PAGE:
Kevin brought his Mark Bass rig which is a piece of cake to record. Although Kevin could make any bass rig sound good the Mark Bass is bad ass.

All in all this was a really fun day in the studio. Tarja joined us via Skype from Buenos Aires and stayed on for the entire session. Once we’d get a track we would also send them an MP3 to listen to. This is one of the great ways that technology has made our lives better. It was an international session!

Tarja is a wonderful person and an amazing artist. Check the new album out at www.tarja-theshadowself.com. Links to purchase the album are below.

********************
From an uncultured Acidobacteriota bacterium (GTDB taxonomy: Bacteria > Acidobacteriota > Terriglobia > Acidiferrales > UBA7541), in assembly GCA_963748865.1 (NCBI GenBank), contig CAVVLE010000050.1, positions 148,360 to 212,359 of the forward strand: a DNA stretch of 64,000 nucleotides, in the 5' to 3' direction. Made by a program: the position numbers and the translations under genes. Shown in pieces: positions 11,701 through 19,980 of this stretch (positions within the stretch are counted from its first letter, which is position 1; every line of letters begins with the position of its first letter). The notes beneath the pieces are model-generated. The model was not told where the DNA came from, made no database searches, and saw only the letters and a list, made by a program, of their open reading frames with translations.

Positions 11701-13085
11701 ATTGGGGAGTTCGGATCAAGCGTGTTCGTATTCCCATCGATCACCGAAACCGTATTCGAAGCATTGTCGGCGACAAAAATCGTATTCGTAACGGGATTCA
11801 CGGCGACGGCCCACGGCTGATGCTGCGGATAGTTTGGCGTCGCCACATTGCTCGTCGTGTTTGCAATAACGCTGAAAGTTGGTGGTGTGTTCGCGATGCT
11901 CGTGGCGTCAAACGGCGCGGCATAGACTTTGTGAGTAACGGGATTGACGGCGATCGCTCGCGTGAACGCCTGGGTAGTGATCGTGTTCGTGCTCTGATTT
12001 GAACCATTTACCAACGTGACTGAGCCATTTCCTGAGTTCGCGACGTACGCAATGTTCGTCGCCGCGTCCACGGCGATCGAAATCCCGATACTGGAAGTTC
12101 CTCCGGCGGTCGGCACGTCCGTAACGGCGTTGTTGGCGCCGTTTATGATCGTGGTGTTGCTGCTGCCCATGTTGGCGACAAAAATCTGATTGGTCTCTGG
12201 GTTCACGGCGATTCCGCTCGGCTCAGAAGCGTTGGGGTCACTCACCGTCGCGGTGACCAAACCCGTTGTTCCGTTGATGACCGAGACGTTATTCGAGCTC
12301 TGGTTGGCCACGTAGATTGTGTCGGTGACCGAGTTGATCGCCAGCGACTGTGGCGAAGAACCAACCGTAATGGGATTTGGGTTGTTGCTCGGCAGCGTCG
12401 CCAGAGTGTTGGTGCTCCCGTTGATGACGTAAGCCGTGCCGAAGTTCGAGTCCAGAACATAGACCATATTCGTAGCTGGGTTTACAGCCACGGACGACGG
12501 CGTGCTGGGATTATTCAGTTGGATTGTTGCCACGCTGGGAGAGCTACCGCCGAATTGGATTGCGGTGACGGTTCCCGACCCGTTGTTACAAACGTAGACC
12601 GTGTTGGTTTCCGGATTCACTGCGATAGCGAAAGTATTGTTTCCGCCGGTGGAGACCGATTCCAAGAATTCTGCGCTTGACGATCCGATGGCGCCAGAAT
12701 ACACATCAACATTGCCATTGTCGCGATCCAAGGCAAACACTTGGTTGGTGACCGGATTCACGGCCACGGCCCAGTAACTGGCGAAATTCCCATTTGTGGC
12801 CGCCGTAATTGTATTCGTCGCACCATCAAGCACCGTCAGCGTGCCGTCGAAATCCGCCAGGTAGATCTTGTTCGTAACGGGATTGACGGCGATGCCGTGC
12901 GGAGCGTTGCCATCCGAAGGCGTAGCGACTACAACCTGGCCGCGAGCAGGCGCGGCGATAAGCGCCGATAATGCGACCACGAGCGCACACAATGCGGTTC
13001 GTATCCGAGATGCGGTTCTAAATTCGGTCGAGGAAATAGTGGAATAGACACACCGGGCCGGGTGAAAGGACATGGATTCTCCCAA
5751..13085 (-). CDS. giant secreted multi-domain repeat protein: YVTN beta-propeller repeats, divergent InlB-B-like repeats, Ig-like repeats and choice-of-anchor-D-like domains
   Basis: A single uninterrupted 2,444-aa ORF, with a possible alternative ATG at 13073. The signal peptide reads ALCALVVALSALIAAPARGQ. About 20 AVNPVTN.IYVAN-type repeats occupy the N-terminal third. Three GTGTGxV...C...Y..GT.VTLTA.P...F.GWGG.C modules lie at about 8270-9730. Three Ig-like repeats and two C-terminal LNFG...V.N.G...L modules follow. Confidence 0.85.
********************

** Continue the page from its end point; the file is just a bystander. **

Anyway let’s get to the video! I’ll post a full list of the mics used and a few photos below too.

Enjoy!
Charlie

 

 

The Brightest Void
Tarja CD DigipakTarja 1LP+DownloadTarja iTunes

 

Microphone List

  • Kick In: MXL A55 kicker
  • Kick Out: Studio Projects CS5
  • Snare Top: SM57
  • Snare Bottom: SM57
  • Snare Side: Cascade Fathead II
  • Hats: Audio-Technica ATM450
  • Rack Toms: Heil PR30
  • Floor Toms: Audio-Technica AT4047
  • Ride: Audio-Technica ATM450
  • Overheads: Audio-Technica AT4060 Tube Mics
  • Mono Room: Cascade Knucklehead Ribbon Mic
  • Stereo Rooms: Audio-Technica AT4080 Ribbon Mics
  • Stereo Wide Rooms: Audio-Technica AE3000